Researchers use eye-tracking technology to assess wellbeing benefits of looking at nature

A new study has found that paying visual attention to greenery in urban environments can relieve anxiety

A child faces away from the camera wearing a brown corduroy coat with red elbow patches. In the distance there are bushes and trees
Pixabay/Annie Spratt

New research from Welsh and Israeli scientists has explored the wellbeing effects of looking at nature using eye tracking technology.

The study, which was published in People and Nature, involved participants taking part in a guided 45-minute walk close to a university campus in Haifa, Israel while wearing eye tracking glasses.

A total of 117 participants were recruited to the study over a nine-month period, with an average age of 26.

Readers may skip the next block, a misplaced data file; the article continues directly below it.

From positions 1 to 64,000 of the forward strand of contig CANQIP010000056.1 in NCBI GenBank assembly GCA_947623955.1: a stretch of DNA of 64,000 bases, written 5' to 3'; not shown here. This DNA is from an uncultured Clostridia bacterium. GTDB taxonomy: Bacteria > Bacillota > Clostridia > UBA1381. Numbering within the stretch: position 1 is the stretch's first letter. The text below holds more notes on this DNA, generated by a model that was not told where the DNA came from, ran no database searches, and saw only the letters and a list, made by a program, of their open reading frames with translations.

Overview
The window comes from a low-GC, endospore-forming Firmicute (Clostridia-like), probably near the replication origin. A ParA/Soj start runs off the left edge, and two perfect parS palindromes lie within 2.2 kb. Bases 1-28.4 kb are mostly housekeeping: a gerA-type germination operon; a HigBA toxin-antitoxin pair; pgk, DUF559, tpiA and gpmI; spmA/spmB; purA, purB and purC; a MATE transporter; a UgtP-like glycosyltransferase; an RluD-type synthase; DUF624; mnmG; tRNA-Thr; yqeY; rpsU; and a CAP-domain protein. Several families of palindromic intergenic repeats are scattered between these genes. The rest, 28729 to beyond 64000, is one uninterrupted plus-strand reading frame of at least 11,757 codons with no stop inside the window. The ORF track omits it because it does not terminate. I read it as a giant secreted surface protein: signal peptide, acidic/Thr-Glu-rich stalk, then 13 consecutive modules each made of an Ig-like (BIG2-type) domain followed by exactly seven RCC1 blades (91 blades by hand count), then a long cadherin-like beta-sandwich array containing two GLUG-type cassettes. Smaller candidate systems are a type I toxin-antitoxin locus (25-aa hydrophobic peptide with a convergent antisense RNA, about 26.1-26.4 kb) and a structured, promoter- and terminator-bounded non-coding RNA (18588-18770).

During the walk, participants were instructed to direct their attention to natural (green) and human-made (grey) elements in the surroundings.

The researchers found that people who focused more on green features reported a decrease in anxiety and higher levels of perceived restoration.

In contrast, those who spent a higher proportion of time viewing grey elements reported increased anxiety and lower levels of perceived restoration.

Viewing trees had the highest connection with wellbeing measures compared to other green features.

“Our results indicate that a simple behaviour change (directing visual attention to elements of nature instead of grey elements) can produce mental health benefits in the form of reducing anxiety and perceived restoration for people in urban areas,” the authors highlighted.